Thursday, August 31, 2006

William Holtermann

"New" Cousin Dan pointed this out:

   "To help the poor, the Vincentian Superior John Timon challenged the laymen of St. Louis in 1846 to begin the first unit of the St. Vincent de Paul Society in America. It was the initial Catholic organization in St. Louis that went beyond parish and nationality. Of the eighty-nine men who took an active part in the society in its first six years, the president, Dr. Moses Linton, a convert, and none others were Anglo-Americans, mostly from Kentucky and Maryland, spiritual director Father Ambrose Heima and ten others were German, five were French-American, and one was Slavic. The other officers and all of the other members were Irish or Irish-American.
   "Among the early German speaking members were John Amend, Charles F. Blattau, Kaspar Brinkmann, Joseph Broeken, John C. Degenhart, John Everhart, John Everhart, Jr., Dr. L. B. Ganahl, William Holtermann, Philip Karst, Augustin Laufkotter, Christopher Pieper, Francis Saler, and H. J. Spaunhorst."

From The St. Louis German Catholics by William Barnaby Faherty, S.J.

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The Families of the Werther and Halle Stadt Parishes

A little progress has been made on the KINDERMANN-SCHIERBAUM line -- "little" being the operative word. I found Margaretha Ilsabein KINDERMANN's baptism record, as well as the baptism records of her siblings. I'm still not sure exactly what their father's full name was -- all I can conclude is that it was likely some combination of Friedrich, Wilhelm and Heinrich. Wow. Who would have guessed?

I am no closer to figuring out where Frau KINDERMANN, née SCHIERBAUM, came from, though. These early Halle Stadt (1760s) marriage records are about as devoid of details as it gets: names and the date are all you'll find in most of the entries; no ages or names of parents.

The VOSSIEK family is coming together nicely, though it will likely be several more months before I finish up their Werther church records. Again here, though, I'm having trouble locating the baptism records of what I'll call the "first generation." I know that I'm nearing the beginning of the available records, but it seems like some of these folks just showed up in the area as adults when they were married. I may have to study up on Westphalian history to see if there was an influx of immigrants in the early 18th century.

I'm not sure what to do with the DEPPERMANN family. A marriage record luckily specified Anna Katharina (Margaretha) Ilsabein DEPPERMANN's date of birth and father's name, but one or the other looks to be wrong. There was a girl similarly named born on 6 Sep 1809, but the father's name does not match her marriage record. Not even close. Am I to assume those present at the wedding, including the bride, could recall her exact date of birth, but not her father's name?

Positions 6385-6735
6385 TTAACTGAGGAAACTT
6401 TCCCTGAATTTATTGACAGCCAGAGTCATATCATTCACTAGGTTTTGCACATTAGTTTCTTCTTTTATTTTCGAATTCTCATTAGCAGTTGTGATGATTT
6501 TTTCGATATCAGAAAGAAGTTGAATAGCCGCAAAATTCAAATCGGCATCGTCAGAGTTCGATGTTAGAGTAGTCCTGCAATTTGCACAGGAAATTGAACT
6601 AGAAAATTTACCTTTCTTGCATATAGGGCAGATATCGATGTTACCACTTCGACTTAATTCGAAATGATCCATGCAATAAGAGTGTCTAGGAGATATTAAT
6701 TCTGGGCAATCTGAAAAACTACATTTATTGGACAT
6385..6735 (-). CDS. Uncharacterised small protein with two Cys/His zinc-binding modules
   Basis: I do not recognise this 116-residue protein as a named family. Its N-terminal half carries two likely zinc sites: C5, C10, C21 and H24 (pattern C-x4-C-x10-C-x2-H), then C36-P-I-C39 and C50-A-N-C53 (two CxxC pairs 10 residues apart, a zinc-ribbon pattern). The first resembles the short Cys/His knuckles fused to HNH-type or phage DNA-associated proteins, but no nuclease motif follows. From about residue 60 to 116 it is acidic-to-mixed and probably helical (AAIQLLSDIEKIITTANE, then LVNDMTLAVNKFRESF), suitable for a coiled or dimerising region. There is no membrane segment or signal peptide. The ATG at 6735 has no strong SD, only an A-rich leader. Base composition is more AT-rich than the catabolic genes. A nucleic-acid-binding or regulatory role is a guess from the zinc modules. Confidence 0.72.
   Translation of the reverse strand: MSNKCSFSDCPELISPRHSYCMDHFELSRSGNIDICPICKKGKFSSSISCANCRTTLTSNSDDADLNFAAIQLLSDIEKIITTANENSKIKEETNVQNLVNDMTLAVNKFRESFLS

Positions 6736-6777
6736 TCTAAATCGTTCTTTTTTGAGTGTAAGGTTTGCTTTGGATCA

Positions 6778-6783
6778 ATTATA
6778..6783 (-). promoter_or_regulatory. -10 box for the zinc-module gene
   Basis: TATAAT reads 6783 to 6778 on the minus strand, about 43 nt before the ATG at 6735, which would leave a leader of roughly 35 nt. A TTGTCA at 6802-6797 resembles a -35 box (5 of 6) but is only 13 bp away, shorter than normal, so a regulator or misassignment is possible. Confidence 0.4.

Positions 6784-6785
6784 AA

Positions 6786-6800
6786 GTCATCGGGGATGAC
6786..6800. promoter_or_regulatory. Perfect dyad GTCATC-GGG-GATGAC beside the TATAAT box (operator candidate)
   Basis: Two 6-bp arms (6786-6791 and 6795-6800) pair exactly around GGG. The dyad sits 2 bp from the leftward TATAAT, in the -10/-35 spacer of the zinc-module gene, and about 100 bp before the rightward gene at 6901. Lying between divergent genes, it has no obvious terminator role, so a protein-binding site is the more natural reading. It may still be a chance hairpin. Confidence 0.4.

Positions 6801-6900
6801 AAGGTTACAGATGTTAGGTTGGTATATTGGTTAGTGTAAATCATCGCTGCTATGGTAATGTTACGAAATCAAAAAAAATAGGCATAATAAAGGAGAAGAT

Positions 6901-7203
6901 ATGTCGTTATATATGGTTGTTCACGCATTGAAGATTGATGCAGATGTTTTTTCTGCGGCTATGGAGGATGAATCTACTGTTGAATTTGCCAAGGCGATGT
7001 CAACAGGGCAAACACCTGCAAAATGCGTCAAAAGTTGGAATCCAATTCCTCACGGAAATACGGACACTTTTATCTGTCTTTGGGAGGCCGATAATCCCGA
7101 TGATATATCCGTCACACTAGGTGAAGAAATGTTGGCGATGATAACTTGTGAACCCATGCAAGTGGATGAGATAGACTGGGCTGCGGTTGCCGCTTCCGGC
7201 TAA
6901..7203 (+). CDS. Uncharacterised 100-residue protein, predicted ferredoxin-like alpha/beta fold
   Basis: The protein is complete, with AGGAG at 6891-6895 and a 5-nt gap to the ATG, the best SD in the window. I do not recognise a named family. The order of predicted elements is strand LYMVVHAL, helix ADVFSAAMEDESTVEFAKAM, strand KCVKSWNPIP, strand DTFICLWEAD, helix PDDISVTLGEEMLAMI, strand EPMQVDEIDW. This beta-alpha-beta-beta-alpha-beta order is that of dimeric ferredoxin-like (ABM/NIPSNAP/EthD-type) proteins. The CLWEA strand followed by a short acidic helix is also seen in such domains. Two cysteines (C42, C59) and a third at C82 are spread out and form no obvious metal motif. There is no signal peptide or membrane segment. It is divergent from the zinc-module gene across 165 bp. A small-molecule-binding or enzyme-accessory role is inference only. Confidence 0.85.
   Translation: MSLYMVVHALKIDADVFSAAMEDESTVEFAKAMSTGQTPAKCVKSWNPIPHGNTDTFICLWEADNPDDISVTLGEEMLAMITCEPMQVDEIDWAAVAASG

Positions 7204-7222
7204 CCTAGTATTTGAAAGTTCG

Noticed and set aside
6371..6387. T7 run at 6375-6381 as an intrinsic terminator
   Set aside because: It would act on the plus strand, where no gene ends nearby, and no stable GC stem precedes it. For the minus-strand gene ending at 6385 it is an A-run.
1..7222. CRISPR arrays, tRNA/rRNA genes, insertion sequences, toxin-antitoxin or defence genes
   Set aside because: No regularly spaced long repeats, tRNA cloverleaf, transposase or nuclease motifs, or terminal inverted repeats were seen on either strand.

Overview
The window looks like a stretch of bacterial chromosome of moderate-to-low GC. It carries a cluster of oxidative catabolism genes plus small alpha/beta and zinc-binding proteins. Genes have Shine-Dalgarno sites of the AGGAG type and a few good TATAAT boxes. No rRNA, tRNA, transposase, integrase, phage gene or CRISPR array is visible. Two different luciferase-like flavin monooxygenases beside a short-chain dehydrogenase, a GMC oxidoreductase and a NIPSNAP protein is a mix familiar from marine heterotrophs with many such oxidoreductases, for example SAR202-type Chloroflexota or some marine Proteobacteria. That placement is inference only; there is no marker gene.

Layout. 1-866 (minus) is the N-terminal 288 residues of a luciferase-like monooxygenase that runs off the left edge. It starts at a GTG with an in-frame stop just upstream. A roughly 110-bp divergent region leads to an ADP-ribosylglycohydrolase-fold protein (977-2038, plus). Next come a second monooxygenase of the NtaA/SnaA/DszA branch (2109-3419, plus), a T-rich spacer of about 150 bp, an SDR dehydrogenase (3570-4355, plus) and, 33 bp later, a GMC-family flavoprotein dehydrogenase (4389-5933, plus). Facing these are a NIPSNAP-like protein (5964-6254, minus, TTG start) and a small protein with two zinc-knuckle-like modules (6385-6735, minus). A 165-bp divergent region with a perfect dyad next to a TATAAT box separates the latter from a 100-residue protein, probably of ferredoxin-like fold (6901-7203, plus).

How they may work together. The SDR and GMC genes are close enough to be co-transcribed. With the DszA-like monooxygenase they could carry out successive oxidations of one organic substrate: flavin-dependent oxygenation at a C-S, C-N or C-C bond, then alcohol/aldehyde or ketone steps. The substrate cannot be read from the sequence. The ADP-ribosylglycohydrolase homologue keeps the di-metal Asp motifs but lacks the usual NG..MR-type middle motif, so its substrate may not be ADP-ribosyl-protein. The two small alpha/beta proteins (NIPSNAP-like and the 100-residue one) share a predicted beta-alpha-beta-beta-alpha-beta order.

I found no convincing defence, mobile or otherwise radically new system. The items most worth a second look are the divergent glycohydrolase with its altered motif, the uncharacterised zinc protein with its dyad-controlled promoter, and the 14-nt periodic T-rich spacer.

Finally, the good news is that I've added two generations to the HOLZ line. Heading into looking for Ferdinand Friedrich HOLZ I was worried that he was not listed in the IGI while hundreds of other children from Werther were indexed. But it turns out that some sections of those records were not indexed and it was easy to find Ferdinand. Now, if I could only find out what happened to him in my own backyard after immigration, that'd be great.

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Random items

  • Although I haven't been posting as much as I used to, I still try to keep current with the feeds I subscribe to.

  • It's great to see Lee Anders back blogging.

  • If you've never used a microfilm scanner to make digital copies of records, stop what you're doing and immediately find the nearest one.

  • The last few talks I've attended have either not quite been what I expected or, frankly, duds. Sorry, but when I'm either falling asleep or thinking about how many records I could be finding while a speaker bores me, there's a problem. I'm not a public speaker and it may not be fair to criticize, but the problem seems obvious: Don't go on and on about your families if you have no way of offering practical advice that others can use. And if the talk is billed as a couple of hours for teaching others how to do something, you'd better do just that. Anyway, a week from Saturday I'll be going to another talk that, on the surface, promises to be unique and interesting. This is the Show Me State, so we'll see.


Holtermann, Lodenkamper

Another distant cousin has found my website; he's the second or third contact I now have on the HOLTERMANN-LODENKAMPER line. The great thing is that he seems very interested in research, something I can appreciate. Unfortunately, he's probably just as frustrated as I am that the origin of these families is still unknown. On the other hand, it's a relief to know that his conclusions about the families are in line with my findings and beliefs, namely that the LODENKAMPER name is just too uncommon for there not to be some connection between our Dorothea and the family of Bernhard LODENKAMPER. Additionally, it's likely that Wilhelm HOLTERMANN and Bernhard HOLTERMANN of St. Louis and Ferdinand HOLTERMANN of Osage County, Missouri, may have been related or at least from the same region of Prussia.

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